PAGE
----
1: Lumberjacks.  

The researchers divided this ferociously independent group into teams. “Some teams were told to work smart and fast, but no pressure, do your best,” writes Steven Kotler in The Art of Impossible: A Peak Performance Primer.

“Others were given quotas. This much wood for a good week of work, this much wood for a great week,” he writes. “It’s important to note that there was zero financial reward given for meeting these targets. The goals were simply set, and that was the end of it.”

The results? “Time and again the lumberjacks who had been given targets to aim for ended up gathering far more wood than the controls,” Steven writes.

The researchers were University of Toronto psychologist Gary Latham and University of Maryland psychologist Edwin Locke, considered the godfathers of goal-setting theory. Beginning in the late 1960s and in the decades since, in dozens of studies in dozens of fields, their work has demonstrated that setting goals increases performance and productivity by 11 to 25 percent.

“That’s a fairly extraordinary boost,” Steven comments. “At the upper end, if an eight-hour day is our baseline, that’s like getting two extra hours of work for free simply by building a mental frame—that is, a goal—around the activity.”

2: This week, we’ve been looking a the importance of motivation to achieve peak performance. Motivation, Steven writes, is comprised of drive, goals, and grit. We began by exploring the components of drive and the importance of intrinsic motivation. Today, we shift our focus to goals.  

Creating goals is one of the easiest and best ways to increase motivation and enhance performance. “If intrinsic drivers are about creating the psychological energy required to push us forward, goals tell us exactly where we want to go,” notes Steven. “When we know where we’re trying to go, we get there much more quickly.”

More than two thousand years ago, Aristotle observed that establishing a desired outcome or target “was one of the primary motivators of human behavior,” Steven writes. “He called goals one of the four foundational ’causes’ or big drivers of change in the world.”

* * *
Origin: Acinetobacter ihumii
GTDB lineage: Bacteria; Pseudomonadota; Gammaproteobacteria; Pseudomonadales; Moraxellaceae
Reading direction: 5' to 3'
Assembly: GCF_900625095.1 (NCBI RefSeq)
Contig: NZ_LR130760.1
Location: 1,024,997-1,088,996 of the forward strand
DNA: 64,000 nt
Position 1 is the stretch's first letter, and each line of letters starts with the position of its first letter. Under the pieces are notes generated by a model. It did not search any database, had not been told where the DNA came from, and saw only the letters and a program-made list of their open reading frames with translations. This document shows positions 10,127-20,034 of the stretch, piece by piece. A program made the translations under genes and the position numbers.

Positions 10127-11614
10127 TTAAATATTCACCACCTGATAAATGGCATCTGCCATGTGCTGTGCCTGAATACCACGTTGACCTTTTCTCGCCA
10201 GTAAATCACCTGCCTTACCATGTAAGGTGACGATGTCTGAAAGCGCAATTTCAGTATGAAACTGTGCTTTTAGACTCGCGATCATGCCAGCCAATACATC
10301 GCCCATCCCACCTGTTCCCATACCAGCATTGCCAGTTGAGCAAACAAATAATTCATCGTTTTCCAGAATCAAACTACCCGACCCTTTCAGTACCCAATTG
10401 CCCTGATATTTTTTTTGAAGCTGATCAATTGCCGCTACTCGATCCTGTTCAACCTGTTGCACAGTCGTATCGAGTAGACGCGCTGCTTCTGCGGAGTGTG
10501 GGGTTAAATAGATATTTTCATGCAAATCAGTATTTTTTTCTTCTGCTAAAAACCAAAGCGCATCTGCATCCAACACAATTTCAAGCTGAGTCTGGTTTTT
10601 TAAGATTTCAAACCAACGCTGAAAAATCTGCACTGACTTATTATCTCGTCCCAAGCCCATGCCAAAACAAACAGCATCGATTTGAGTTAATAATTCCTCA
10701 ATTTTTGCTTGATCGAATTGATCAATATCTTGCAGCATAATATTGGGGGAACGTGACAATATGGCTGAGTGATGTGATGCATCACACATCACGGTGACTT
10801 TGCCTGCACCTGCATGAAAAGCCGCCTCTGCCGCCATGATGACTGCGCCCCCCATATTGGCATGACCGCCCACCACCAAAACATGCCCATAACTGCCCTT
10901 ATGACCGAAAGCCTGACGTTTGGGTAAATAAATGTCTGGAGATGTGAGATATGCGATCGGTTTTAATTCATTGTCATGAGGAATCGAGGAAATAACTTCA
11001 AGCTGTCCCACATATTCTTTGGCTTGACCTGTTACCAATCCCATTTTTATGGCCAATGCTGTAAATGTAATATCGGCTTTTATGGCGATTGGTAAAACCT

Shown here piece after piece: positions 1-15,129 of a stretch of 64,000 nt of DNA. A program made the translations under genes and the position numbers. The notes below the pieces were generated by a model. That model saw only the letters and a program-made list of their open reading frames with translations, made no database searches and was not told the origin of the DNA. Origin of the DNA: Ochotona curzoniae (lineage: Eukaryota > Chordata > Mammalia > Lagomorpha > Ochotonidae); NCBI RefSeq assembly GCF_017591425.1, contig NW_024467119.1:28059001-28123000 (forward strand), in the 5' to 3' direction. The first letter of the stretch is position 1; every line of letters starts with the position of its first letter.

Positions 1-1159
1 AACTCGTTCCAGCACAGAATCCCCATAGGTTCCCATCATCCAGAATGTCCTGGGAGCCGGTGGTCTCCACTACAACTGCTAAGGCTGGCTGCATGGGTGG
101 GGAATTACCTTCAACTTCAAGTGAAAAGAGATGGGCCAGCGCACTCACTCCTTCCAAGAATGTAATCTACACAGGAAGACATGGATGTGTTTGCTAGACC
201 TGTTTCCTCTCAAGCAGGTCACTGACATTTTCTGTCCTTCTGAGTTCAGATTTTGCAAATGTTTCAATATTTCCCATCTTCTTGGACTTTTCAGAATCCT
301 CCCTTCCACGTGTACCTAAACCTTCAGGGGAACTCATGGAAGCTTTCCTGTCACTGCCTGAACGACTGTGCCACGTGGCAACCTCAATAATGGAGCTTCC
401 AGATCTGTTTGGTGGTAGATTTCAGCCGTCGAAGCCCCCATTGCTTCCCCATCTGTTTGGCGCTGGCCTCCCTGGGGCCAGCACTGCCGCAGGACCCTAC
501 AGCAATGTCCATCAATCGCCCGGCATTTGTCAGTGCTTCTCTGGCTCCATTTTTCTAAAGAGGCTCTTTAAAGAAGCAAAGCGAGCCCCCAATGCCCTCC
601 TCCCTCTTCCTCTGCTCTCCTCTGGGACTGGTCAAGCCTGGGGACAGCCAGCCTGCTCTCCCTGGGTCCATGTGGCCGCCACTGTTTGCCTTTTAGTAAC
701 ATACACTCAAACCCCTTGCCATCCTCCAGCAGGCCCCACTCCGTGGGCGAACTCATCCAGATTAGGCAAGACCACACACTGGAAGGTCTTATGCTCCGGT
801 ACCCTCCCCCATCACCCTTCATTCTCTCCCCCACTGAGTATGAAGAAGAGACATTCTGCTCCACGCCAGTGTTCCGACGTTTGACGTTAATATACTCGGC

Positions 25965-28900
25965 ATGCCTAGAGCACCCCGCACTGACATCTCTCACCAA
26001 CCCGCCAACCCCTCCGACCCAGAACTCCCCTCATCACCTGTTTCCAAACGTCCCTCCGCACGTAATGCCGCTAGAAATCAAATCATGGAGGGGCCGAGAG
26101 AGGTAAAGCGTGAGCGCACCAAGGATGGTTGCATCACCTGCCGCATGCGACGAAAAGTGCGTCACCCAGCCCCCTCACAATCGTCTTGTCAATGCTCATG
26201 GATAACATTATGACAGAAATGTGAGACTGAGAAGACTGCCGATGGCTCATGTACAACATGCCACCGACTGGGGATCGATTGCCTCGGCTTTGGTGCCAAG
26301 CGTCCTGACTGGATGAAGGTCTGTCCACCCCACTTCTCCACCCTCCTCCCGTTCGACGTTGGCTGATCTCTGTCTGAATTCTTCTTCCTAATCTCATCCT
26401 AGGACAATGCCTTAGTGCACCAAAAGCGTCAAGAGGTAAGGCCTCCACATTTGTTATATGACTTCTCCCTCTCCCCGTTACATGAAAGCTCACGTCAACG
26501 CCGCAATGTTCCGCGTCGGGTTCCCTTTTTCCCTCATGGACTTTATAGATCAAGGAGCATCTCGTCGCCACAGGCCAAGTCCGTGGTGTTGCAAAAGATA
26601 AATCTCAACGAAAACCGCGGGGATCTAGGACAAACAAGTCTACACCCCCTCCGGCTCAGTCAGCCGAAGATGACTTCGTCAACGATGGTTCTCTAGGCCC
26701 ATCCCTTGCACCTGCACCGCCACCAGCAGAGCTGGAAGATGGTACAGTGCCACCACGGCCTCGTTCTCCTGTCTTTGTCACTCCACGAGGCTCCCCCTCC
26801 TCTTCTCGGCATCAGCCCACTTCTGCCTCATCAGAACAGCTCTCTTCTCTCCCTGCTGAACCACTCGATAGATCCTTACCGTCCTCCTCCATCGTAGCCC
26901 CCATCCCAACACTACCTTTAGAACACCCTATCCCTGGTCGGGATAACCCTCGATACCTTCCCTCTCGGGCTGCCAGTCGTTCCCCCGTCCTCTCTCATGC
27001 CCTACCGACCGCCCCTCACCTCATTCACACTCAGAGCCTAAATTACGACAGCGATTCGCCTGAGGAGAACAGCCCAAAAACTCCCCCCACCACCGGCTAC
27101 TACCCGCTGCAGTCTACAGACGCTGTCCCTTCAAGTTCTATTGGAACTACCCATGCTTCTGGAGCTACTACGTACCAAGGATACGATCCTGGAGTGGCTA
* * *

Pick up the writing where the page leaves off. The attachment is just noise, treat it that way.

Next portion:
To understand how we can use goal-setting to achieve peak performance, we also need to know how our brains work. “Every second, millions of bits of information flood into our senses. Yet the human brain can only handle about 7 bits of information at once, and the shortest time it takes to discriminate one set of bits from another is one-eighteenth of a second,” Steven writes.

“By using these figures,” Mihaly Csikszentmihalyi writes in his book Flow: The Psychology of Optimal Experience, “one concludes that it is possible to process at most 126 bits of information per second.”

Which isn’t much information. “To understand what another person is saying takes about 40 bits,” Steven writes. “If three people are talking at once, we’re maxed out. All other incoming information is invisible to us.”

And it’s not just voices we tune out. “The vast majority of everything happening in the world falls into this category,” he writes. “The system is constantly overloaded, so much of reality is constantly invisible.”

What do we pay attention to? First, everything we are afraid of. “Evolution shaped the brain for survival, so anything that could threaten that survival always grabs our attention,” Steven writes.  

“But what else is important for our survival? Our goals, and anything that can help us achieve those goals. Because the brain is a prediction engine and consciousness is a limited resource, fear and goals are the basic building blocks of our reality.”

3: But not all goals have the same impact. “We found that if you want the largest increase in motivation and productivity, then big goals lead to the best outcomes,” says Gary Latham, the previously mentioned goal-setting theory guru. “Big goals significantly outperform small goals, medium-sized goals, and vague goals.”

Next, we need commitment. Our goals must line up with our intrinsic motivations or our needs. We “have to believe in what [we] ‘re doing,” Gary explains. “Big goals work best when there’s an alignment between an individual’s values and the desired outcome of the goal. When everything lines up, we’re totally committed—meaning we’re paying even more attention, are even more resilient, and are way more productive as a result.”

Which is why we began this week with passion and purpose. “Big goals work best when we’re passionate about the subject of the goal (the idea that surrounds it) and its end result (the bigger purpose the goal serves),” Steven writes. “When these conditions are met, when our values, needs, and dreams are aligned with the big goal we are pursuing, only then do we get the maximum boost in performance.”

Tomorrow and next week, we are going to break down three different types of goals (1) massively transformative purposes, (2) high and hard goals, and (3) clear goals. Each type of goal serves a different purpose over a different timescale.

More tomorrow!


Reflection: Am I a conscious goal-setter? Do I have an ongoing, repeatable process to create high-impact personal and professional goals?

Action: Stay tuned for more information on my class to make 2023 the best year of your life.

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